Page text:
Advocate marketing consists of giving your customers the motivation and tools to write product reviews, refer friends and colleagues, contribute branded photos, connect with you socially, and more, resulting in more authentic customer content, extended social reach, customer-driven innovation and more. Of course, the soul- the interior of the definition is still very much the same. What is changing with the rapid tide of time is its exterior, i.e., its priorities, its way of working and its radar too. Here are the changes we see happening for advocate marketing in 2017.
Traditional advocate marketing concepts center on ‘interrupting’ someone; getting them to pay attention at a time that suits you best. But today, that is the worst way to try to grab the attention of people. Your buyer or the people to whom you want to suggest your brand are busy. They know all the tricks that various marketers use. That’s the reason why ad blockers have become new normal as far as consumer behavior is concerned. Ad blocking was estimated to have cost publishers nearly $22 billion during 2015 and there are now 198 million active ad block users around the world.
That’s why advocate marketing is shifting towards becoming the synchronized element of its customer’s journey, at a time that suits customers. It is doing away from interruption marketing and moving closer to the permission marketing. Thus, you have to find out when people are more responsive to your efforts of advocating your favorite brand.
Until now, it has been accepted that an advocate is totally and madly in love with your brand and that’s why he will remain the vocal advocate of the brand for time incalculable. His presence was taken for granted. But that isn’t the case anymore.
Cassandra Jowett, advocate marketing expert and senior content marketing manager at Influitive, was absolutely right when she said, “The best [advocate marketing] programs are beneficial for both your brand and your advocates—not just one-sided take take take. It’s a huge mistake to focus too much on your brand’s objectives and not enough on your advocates’ goals. If your number one priority isn’t the advocate experience, you’re doing [advocate marketing] wrong. Plain and simple”.
Indeed, it’s very simple to understand what Jowett said. If all the time you are asking your advocates to promote your brand through reviews, messages, etc. you’ll very likely find that pool of advocates drying up. Simply because advocates may lose interest in promoting your brand if the whole process is not giving them anything to cheer and cherish about. Hence, it becomes important to give a thought about their needs…about their experiences of being your brand advocates. This precisely explains why creating a mutually beneficial relationship with your advocates is what most of the marketers are discussing about. How to do it? Reward them as per their likes and wants!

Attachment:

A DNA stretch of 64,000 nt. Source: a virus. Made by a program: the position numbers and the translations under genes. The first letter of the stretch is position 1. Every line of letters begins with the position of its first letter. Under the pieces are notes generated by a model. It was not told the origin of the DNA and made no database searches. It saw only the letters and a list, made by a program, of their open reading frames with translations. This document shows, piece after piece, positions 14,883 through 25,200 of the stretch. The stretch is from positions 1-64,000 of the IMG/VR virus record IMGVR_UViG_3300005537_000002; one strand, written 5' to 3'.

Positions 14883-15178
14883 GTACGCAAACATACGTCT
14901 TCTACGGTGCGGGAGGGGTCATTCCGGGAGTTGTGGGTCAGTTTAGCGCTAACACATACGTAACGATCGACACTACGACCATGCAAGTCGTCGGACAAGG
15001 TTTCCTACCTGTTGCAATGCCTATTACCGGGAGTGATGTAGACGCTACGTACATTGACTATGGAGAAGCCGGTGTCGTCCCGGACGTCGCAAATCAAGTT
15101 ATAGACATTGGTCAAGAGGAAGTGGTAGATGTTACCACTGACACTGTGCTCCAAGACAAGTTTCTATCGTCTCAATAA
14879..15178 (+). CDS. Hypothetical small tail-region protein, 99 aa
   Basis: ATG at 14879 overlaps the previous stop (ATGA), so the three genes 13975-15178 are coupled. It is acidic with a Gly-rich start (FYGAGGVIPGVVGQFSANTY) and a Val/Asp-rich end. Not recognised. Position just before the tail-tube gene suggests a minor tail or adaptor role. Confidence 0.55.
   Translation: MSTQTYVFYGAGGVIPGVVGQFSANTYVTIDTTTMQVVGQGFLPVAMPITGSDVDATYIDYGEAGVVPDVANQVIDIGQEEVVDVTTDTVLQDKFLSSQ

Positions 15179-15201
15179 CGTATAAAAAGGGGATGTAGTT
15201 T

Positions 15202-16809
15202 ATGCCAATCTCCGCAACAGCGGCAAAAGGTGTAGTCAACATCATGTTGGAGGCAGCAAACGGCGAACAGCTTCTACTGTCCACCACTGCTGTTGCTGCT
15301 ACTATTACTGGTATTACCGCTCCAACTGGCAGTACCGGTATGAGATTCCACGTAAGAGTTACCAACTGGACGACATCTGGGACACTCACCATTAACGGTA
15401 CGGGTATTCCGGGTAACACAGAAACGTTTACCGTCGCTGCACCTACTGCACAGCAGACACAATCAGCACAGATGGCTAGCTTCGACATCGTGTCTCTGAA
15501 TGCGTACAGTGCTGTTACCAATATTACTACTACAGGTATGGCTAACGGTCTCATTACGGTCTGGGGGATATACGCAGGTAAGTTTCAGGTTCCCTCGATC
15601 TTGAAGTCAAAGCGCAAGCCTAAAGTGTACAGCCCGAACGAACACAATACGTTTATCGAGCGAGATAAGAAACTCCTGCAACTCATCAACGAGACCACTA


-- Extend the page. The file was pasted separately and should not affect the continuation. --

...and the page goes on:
It’s not a new thing: we all know that successful advocacy programs need the right amount of attention. The reason is, running an advocacy program is one thing. Running, managing, maintaining a successful advocacy program is an entirely different ball game. Even today, many companies are using the services of brand advocates on a freelancing basis or they are working as part-timers. The idea of advocacy marketing is still too new to them. But considering the fact that like every other marketing program, advocacy program also needs robust strategy, customer targeting and personalized way of communication, I won’t be surprised if advocating the brand becomes a full-time job opportunity.
Advocacy isn’t limited to customer advocacy anymore, and it applies to B2B as well as to B2C industries. There is another facet of advocacy which is brimming with potential- employee advocacy. According to a Social Chorus webcast, B2B marketing content shared personally by employees delivers eight times more customer engagement than brand-shared content. It’s not very difficult to understand why it has worked so well.
As an employee, you know your product like a back of your hand. This is especially true if you are the part of a development or a conceptualization team. This is where the box of authenticity and trust gets ticked by the customers. It’s not a coincidence that 92% of customers trust employee “word of mouth” over branded content, according to Nielsen. No wonder, many companies have reaped great benefits from employee advocacy. This includes IBM, Adobe, CISCO, Dell, Deloitte, Mitel and many more.
There is a movement of change in the world of advocate marketing. The older layers of traditional thinking and ways are peeling off and they are getting replaced by new ones. The only thing that you must do as a marketer is to analyze your current advocacy program and see where you can incorporate the aforementioned changes. Sooner or later, they are going to become norms of advocate marketing.
Note: To run a successful advocate strategy, you need to have advocates first. Go through our white paper, “21 Ways to Turn Shoppers into Advocates,” to discover how to convert site and store browsers into advocates. To know more about advocate loyalty and how to implement it effectively, this white paper–“Advocate Loyalty: A Four-Point Strategy”–is all that you need to read!